4. Eat 14 grams of fiber per 1000 calories of caloric intake. Fiber is satiating and provides bulk to your meals without large amounts of calories. Think veggies first, fruits second, and high fiber whole grains and legumes and root veggies third. Aim for approximately 25-35 grams a day. A recent study from the University of Kentucky provided a customized recommendation: 14 grams per 1000 calories per day energy expenditure. For a female at 2000 calories, that would be 28 grams fiber per day. For a male at 2700 calories per day, that would be 38 grams of fiber per day.
5. Drink a lot of water or find a non-caloric beverage to drink when you feel hungry. Water isn't necessarily a strong appetite suppressant, but it does fill up your stomach and satisfy a psychological need to consume something. I know some folks who use sparkling water as they say the carbonation makes them fuller, at least temporarily. If you dislike artificial sweeteners, more and more non-caloric drinks are being made with the natural sweetener stevia and or sugar alcohols which are very low in calories. Given that regular soda and dessert coffees are two of the largest sources of excess calories leading to obesity, a non-caloric drink as a substitution for calorie-containing drinks has value to the fat loss seeker. Tea is also a great choice as is coffee in moderation (sans the cream and sugar).
6. Experiment with food substitutions - especially carbs - to see what makes you feel fuller. Some foods make you feel much fuller than others. For example, most people say that oatmeal gets them extremely full, while a boxed cereal like wheat flakes leaves them hungry. There are some generally accepted guidelines here (refined sugars and processed carbs being major culprits), but ultimately, it's an individual thing. You need to experiment. A journal will help. Eat a food or meal, and then take note of hunger and how you feel immediately afterwards and for the three hour period afterwards. This type of food/hunger journal will reveal a LOT to you.
7. Use calorie/carb cycling or refeed days and allow yourself free meals. It's a lot easier to stick to a program if you have planned free meals and refeeds. Lets suppose that nothing else helps; you are always hungry with the calories reduced. Well, who says you always have to stay in a calorie deficit 100% of the time? It's actually a built-in feature of the Burn The Fat, Feed The Muscle program to give yourself free meals that will satisfy your cravings and to give yourself refeed days where you eat more. Even if you do feel hungry, you can tolerate it because you know a higher calorie day is on the way. If you get a craving for a specific food, you can hold out because you know you're allowed to eat it... just not quite yet. It's a real psychological relief knowing you won't be on low calories forever and that no food is totally 'forbidden.'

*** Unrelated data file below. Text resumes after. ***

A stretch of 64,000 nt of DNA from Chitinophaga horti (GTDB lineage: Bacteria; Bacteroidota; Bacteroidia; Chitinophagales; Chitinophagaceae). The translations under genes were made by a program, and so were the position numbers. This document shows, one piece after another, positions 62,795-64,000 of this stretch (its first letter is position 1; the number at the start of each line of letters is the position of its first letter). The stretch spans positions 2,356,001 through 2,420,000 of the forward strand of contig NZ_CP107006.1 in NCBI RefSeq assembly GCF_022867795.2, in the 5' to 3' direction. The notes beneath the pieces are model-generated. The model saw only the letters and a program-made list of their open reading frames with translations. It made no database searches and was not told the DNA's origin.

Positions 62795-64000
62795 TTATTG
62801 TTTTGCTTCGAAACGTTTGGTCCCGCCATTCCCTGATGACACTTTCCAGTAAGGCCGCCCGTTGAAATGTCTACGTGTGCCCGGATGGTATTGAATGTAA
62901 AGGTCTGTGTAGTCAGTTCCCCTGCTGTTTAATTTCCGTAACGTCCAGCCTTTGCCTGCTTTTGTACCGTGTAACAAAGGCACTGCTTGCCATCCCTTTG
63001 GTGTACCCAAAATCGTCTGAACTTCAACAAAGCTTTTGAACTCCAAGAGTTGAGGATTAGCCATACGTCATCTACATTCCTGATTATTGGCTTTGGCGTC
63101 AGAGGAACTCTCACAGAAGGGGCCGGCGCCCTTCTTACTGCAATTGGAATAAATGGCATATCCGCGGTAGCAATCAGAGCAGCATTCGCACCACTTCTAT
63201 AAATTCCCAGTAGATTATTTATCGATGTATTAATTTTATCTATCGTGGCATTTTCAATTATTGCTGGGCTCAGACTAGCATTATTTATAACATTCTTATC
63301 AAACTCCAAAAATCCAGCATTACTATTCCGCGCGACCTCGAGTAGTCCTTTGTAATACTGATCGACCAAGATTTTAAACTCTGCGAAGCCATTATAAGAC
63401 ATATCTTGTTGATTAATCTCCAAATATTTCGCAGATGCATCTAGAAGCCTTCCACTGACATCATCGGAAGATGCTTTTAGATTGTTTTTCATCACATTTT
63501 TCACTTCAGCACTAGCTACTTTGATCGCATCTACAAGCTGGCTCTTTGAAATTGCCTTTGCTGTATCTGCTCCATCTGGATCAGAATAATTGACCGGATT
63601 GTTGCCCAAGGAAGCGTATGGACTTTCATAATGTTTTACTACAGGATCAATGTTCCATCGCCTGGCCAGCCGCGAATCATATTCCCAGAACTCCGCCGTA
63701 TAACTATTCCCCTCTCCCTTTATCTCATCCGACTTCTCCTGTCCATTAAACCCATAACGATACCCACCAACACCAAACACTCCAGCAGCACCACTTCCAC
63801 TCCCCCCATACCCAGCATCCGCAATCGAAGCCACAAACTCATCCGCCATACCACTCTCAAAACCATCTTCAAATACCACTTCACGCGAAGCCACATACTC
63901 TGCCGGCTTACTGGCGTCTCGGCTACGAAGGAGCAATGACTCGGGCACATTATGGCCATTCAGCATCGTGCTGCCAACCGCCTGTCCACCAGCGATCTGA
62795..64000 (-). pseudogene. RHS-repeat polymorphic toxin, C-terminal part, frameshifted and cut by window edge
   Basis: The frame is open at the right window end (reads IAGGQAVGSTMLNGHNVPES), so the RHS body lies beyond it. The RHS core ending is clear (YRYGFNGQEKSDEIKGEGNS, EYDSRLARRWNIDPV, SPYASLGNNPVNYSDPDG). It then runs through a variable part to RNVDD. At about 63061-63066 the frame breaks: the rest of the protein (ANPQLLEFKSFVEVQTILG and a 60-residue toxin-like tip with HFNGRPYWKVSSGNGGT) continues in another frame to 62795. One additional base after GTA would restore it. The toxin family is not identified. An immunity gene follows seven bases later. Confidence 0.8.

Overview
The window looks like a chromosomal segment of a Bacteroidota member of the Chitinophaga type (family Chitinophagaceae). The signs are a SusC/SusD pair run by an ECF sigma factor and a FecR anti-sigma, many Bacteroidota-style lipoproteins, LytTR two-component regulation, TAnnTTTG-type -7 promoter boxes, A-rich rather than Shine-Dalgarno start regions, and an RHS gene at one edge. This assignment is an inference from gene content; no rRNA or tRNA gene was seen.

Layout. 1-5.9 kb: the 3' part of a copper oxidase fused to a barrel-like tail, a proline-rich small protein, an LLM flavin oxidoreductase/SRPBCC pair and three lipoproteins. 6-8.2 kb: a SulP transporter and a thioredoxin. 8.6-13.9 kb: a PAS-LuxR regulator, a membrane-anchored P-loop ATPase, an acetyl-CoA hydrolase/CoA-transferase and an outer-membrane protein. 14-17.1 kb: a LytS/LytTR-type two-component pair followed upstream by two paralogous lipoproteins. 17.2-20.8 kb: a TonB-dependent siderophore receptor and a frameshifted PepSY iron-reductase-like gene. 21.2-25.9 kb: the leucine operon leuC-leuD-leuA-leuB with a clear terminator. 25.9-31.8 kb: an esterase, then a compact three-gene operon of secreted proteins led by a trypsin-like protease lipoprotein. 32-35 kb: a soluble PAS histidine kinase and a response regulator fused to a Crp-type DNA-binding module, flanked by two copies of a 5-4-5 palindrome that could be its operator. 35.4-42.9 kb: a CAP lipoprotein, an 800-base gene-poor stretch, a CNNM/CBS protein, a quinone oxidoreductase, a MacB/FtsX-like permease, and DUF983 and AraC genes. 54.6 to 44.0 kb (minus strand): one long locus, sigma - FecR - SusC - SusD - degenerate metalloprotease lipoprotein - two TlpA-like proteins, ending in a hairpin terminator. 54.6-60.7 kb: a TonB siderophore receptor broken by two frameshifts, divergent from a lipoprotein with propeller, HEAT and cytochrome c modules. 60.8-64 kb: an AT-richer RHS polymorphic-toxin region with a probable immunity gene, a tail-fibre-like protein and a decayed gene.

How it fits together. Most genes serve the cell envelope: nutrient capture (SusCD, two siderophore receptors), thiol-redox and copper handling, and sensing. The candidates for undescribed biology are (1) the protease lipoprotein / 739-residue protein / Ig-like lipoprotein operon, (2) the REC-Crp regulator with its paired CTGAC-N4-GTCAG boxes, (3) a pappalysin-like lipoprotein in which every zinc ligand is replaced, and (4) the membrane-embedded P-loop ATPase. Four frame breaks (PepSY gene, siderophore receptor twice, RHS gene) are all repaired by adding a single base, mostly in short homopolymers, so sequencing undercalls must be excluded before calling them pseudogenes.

8. Training. Contrary to the nonsense that some anti-exercise pundits keep spewing out, the majority of research says exercise does not increase appetite and may even decrease it. What many people also don't realize is that exercise helps psychologically to improve compliance to a diet. When you exercise you tend to eat better to stay consistent with your lifestyle (morning exercise in particular, sets a healthy tone for the day). There are some exceptions though. For example, cold water swimming is known to increase hunger. And some people are simply compensators who eat more after any kind of exercise because they feel like they earned the extra food if they worked out, but they end up putting back all or more of the calories they burned. Their bad. Not a reason to avoid training.
9. SLEEP! Get your zzzzz's. Research from the University of Chicago and the University of Wisconsin has conclusively proven that sleep deprivation increases hunger hormones and leads to more inadvertent snacking during the day. DON'T IGNORE! This is a bigger culprit than you might think.
10. Keep alcohol to a minimum. Research has consistently found that alcohol can distort your body's perception of hunger, satiety and fullness. If drinking stimulates additional eating, or adds additional calories that aren't compensated for, and that leads to positive energy balance, then you get fat. Men should be on guard more than women. The correlation between drinking alcohol and body fat gain is stronger in men in almost all of the studies. It seems that women might be better at compensating for alcohol calories than men. In other words, men tend to drink and eat, while women tend to drink instead of eating.
But What About Appetite Suppressants?
The phamaceutical or supplement industries might just come up with an appetite suppressant someday that could be useful, but weight loss drugs do NOT have a good track record and there's nothing on the supplement market now that's really worth shouting about. And let me ask you a question:
How many of the strategies in this list of 10 have you actually implemented? Just a few? One? NONE? Well check this out: my strategies are all natural, they are all free, and they all work. But how many people do you know who won't eat more nutritious foods, they avoid working out like it were the plague, fail to get enough sleep and refuse to reduce their alcohol intake, but they DO want a magic pill to take?
How To Eat More And Burn More
One of the most interesting things I've noticed is that while it's not realistic to think that everyone will be free of hunger during a calorie deficit (especially during the final stages of a fat loss program), many people who follow my Burn The Fat, Feed The Muscle program nutrition strategies find that they are actually eating more than they were before and they rarely feel any hunger they can't handle...
It's not uncommon at all for my clients to say they are full all the time, and can't even eat all the food I recommend to them, even as their body fat keeps going down.
How is this possible? Because when you switch from appetite-stimulating processed foods and refined calorie-dense sugars to all-natural, low-calorie-density, high-protein, high-fiber "clean eating", it's remarkable how much food volume you can eat and still feel satisfied. It's all about managing calorie density, and these types of food swaps are the basis for my entire eating program.
Your friend and coach,